Go Back   FitDay Discussion Boards > FITNESS > Exercise
Search Today's Posts Mark Forums Read


Reply
 
LinkBack Thread Tools Search this Thread Display Modes
Old 06-11-2010, 09:47 PM   #11 (permalink)
FitDay Member
 
Join Date: Feb 2010
Location: San Francisco, CA
Posts: 576
Default

Quote:
Originally Posted by MichelleKoren View Post
I bought some soy protein powder (supposed to be good for building, I think, while whey is supposed to be great for repairing) I might have it backwards. I figure my diet contains mostly milk and animal protein and lack in the vegetable based protein.
The differences in the sources of protein are a lot more subtle than that. The differences are mainly in the amino acid content (whey and egg protein are the most "complete," i.e., greatest variety of amino acids) and depending on the purity of the source, the presence of phytochemicals. For example, soy protein sources often come with soy isoflavones, which are natural substances within the soybean that mimic estrogen, which is also why soy products are discouraged for men. Wheat proteins usually include gluten so they shouldn't be had by people with gluten allergies.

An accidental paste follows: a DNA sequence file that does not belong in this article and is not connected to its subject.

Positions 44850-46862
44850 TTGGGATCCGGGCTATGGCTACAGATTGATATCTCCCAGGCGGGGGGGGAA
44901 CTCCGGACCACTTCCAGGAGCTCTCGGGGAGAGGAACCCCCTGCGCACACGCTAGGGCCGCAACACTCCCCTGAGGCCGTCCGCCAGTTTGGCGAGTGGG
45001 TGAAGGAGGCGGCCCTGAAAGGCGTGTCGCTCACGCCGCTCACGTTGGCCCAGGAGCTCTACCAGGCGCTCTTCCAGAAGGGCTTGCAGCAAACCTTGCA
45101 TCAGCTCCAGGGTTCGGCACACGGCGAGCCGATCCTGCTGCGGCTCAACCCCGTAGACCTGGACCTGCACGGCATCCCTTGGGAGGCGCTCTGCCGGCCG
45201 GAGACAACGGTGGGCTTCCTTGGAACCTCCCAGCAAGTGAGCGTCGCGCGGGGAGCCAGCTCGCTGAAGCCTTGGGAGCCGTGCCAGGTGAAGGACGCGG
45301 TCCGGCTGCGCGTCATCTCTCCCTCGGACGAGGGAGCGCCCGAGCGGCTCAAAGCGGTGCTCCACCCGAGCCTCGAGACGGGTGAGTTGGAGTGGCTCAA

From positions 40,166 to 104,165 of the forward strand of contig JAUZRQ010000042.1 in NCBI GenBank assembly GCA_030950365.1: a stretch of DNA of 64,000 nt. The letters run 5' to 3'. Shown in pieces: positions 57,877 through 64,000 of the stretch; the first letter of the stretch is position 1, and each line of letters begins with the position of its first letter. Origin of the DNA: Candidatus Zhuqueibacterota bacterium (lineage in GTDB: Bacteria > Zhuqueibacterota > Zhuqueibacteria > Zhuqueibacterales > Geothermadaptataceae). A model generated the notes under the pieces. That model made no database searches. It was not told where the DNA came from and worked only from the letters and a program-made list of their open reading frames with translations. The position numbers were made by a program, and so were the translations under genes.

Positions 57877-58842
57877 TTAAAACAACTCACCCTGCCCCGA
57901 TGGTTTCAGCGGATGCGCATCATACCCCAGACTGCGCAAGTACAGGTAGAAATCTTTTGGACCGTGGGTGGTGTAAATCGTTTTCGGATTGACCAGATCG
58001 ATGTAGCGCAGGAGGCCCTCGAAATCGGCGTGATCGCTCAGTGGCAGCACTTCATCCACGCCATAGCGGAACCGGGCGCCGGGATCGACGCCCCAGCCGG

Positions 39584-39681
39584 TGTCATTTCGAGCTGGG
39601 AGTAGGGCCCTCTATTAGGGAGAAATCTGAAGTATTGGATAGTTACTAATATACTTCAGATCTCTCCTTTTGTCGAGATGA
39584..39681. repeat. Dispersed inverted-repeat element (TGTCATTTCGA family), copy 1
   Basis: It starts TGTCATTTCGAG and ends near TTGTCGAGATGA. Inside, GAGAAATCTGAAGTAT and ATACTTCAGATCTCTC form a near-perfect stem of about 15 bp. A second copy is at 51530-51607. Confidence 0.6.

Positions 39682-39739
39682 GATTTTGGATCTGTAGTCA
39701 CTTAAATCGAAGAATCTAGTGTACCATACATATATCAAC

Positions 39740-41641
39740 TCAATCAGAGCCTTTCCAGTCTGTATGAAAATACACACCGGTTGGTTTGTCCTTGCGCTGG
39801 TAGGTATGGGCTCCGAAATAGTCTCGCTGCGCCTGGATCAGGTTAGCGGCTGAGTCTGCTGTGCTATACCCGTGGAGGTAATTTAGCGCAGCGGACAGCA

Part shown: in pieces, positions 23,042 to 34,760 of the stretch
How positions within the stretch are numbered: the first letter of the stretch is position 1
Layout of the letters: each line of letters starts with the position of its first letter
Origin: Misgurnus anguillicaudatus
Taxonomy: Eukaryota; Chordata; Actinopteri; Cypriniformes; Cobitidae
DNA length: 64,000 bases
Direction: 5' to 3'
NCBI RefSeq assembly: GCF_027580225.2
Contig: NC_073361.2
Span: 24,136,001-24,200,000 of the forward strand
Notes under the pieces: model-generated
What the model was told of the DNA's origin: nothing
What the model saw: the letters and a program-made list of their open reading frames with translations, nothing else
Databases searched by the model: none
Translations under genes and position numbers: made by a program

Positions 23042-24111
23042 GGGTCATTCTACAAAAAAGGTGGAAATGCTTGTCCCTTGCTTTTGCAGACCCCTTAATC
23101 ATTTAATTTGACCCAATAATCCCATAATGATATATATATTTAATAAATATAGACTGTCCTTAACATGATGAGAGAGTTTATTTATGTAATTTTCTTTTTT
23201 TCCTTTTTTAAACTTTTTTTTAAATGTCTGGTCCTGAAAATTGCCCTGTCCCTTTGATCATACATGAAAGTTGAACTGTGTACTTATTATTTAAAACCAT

Ultimately, though, the fate of the dietary protein itself is the same regardless of the source. The body breaks up the large protein molecules into the individual amino acids, then builds its own proteins out of them.

Interestingly, broccoli happens to be a good veggie source of protein, and you get tons of great phytochemicals along with it to boot.
__________________
-Nik


My rules: